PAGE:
Money is not the only reason to recall patients for well visits, nor should it be. It’s also really good for your patients. Well visits check for scoliosis, hearing issues, vision issues, eating disorders, family violence, and developmental issues to name a few. As Chip says, “How many times have you spotted something and said to yourself, ‘I wish they had come in last year.'” When patients drop off the calendar and miss annual well visits, you miss the opportunity to provide them with exceptional and necessary care. Recalling them benefits both of you.

Recalling is a misnomer in a way. There are more ways to get your patients back on the schedule than simply picking up the phone and calling them, although that certainly does work. Here are some examples:

Make use of electronic options. Use a program where you can “set it and forget it.” On a regular schedule, the program will send out secure texts or emails to your patients, reminding them it is time to schedule a visit.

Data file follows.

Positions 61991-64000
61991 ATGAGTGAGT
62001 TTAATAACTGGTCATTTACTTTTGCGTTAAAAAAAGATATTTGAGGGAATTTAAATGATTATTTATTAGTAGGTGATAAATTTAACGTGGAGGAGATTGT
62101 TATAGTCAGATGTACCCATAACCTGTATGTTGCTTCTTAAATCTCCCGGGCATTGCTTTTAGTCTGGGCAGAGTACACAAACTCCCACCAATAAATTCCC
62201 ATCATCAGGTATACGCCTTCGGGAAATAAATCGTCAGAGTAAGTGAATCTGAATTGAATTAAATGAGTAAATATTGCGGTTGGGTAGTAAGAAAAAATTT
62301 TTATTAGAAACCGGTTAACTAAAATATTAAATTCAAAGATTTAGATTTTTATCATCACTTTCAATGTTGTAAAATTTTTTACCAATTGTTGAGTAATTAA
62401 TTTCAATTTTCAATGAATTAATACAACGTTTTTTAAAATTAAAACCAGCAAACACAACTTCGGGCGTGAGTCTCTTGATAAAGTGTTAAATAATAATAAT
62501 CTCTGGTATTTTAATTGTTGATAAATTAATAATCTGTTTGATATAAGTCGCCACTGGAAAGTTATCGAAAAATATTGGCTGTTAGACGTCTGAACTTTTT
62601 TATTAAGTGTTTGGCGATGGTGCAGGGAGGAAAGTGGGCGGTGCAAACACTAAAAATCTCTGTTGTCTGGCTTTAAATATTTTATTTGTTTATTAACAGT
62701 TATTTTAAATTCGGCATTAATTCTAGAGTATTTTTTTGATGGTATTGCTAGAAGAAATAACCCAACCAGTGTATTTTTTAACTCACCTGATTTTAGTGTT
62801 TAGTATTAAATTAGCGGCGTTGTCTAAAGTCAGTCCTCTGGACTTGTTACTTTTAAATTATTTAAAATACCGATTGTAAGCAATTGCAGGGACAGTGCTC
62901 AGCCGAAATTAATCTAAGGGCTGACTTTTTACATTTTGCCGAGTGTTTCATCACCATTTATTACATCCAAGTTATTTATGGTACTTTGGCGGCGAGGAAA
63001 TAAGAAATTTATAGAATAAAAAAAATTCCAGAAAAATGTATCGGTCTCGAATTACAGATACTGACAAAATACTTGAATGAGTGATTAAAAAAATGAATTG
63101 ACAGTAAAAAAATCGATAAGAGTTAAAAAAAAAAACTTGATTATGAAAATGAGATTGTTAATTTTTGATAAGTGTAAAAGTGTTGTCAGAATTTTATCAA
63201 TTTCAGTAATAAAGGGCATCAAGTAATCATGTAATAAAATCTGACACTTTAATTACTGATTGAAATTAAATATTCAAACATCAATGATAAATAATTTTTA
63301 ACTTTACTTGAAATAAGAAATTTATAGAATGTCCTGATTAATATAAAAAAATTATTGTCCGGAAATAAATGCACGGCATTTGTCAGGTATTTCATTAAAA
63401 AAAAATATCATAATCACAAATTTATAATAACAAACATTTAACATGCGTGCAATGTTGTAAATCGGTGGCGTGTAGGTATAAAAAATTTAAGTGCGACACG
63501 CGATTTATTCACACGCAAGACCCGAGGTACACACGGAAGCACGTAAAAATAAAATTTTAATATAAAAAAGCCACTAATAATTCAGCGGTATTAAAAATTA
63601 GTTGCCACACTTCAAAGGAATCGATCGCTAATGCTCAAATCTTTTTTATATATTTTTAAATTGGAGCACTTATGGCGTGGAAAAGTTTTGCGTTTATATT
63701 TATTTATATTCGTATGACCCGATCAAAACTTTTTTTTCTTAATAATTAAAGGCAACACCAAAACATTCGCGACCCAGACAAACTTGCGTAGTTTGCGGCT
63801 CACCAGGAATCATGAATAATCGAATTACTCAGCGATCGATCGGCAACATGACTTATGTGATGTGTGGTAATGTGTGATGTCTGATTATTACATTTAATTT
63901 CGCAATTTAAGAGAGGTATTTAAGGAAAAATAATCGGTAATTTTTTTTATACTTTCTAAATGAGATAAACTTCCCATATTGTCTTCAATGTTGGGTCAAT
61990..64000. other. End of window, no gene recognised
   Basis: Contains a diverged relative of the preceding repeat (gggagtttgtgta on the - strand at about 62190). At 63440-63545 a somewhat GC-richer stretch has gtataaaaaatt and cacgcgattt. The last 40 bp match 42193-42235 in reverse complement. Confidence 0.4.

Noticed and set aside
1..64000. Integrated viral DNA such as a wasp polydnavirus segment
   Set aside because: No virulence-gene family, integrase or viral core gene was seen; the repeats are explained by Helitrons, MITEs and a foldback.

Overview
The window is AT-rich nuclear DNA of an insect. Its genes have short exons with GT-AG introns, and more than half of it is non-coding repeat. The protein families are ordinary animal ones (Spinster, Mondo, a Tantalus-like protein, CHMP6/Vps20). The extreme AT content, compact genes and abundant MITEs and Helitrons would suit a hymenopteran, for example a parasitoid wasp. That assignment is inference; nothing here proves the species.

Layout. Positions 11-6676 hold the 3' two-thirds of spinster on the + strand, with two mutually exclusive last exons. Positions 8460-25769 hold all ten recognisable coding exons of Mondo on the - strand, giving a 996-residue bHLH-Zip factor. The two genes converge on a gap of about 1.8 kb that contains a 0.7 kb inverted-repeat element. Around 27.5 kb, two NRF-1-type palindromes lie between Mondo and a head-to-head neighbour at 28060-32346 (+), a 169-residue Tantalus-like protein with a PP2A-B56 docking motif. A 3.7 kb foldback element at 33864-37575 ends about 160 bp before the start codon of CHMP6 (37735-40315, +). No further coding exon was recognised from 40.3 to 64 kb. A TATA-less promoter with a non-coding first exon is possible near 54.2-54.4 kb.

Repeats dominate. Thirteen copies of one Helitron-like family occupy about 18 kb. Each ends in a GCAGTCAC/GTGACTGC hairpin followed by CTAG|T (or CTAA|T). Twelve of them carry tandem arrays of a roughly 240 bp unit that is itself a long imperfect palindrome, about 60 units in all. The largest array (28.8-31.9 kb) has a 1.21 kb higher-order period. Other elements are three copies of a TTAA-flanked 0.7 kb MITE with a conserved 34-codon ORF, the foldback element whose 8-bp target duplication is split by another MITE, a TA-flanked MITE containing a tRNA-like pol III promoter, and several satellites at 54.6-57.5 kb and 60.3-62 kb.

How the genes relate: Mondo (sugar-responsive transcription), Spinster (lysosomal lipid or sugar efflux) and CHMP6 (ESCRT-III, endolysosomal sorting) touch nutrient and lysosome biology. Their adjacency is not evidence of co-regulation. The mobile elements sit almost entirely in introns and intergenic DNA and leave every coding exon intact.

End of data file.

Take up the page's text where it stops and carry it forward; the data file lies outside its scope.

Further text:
Use your reporting tools to run various reports like patients who are the most overdue, or patients who have the worst chronic conditions. You can use the results to determine who will be recalled first.

Don’t forget about good old-fashioned letters. Send out personalized patient letters that are name, age, sex, and language specific. Tell them what you will do for them at a well visit for their age range. Create a sense of urgency by telling them how much they need to come in to see you.

Train your staff to think about the big picture. If someone calls for a sick visit, make sure your staff automatically checks for the last time they were in for a well visit while they are on the phone. If the patient is overdue, consider having your staff schedule them for a sick visit and a well visit at the same time.